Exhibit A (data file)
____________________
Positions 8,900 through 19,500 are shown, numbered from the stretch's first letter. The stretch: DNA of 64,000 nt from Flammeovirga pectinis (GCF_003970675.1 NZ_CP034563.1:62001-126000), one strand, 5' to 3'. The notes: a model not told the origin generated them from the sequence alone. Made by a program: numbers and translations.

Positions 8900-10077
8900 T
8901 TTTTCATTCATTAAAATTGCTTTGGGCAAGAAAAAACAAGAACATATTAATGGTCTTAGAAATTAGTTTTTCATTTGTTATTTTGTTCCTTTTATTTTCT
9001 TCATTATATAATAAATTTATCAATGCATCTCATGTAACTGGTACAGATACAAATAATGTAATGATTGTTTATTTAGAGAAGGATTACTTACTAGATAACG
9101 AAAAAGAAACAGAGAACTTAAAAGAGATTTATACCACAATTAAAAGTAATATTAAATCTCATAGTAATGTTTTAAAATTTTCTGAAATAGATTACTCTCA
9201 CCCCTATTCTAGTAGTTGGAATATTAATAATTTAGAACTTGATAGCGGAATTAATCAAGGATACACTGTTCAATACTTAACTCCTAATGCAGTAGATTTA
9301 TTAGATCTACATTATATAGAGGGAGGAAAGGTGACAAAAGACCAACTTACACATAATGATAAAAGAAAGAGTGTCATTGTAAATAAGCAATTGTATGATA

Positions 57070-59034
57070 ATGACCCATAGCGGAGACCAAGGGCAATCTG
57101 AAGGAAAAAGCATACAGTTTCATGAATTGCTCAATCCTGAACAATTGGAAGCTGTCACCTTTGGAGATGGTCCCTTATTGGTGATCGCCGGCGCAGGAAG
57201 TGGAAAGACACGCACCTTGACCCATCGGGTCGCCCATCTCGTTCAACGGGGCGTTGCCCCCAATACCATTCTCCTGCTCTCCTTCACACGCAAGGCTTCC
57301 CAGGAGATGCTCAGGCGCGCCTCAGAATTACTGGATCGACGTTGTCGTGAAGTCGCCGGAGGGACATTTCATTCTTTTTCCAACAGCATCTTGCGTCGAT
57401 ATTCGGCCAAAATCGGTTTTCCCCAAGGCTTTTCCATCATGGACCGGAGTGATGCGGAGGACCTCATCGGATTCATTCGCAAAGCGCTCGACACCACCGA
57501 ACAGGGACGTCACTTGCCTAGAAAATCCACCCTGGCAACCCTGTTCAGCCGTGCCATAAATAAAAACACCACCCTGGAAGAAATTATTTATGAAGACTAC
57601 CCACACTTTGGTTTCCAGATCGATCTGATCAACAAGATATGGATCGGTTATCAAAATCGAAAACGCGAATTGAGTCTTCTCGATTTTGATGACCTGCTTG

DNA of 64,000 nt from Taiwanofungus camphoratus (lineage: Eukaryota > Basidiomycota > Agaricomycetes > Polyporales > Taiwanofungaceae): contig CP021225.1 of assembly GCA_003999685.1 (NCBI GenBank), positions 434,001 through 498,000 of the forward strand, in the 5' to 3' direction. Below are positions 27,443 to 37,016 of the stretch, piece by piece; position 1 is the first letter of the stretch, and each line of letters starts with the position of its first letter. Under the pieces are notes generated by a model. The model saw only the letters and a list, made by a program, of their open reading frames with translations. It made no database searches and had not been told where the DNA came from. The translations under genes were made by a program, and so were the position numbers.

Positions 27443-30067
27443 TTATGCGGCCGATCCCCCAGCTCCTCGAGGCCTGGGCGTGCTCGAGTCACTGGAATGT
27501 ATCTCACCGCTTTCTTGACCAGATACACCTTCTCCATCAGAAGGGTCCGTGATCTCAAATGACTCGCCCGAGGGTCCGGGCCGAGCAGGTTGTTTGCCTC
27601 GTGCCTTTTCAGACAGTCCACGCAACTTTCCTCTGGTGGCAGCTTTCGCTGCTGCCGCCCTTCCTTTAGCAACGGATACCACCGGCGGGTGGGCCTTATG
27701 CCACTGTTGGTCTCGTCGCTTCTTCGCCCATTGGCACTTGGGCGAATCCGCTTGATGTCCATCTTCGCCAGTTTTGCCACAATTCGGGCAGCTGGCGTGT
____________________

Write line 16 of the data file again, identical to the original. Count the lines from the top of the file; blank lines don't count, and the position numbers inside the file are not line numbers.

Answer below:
57601 CCACACTTTGGTTTCCAGATCGATCTGATCAACAAGATATGGATCGGTTATCAAAATCGAAAACGCGAATTGAGTCTTCTCGATTTTGATGACCTGCTTG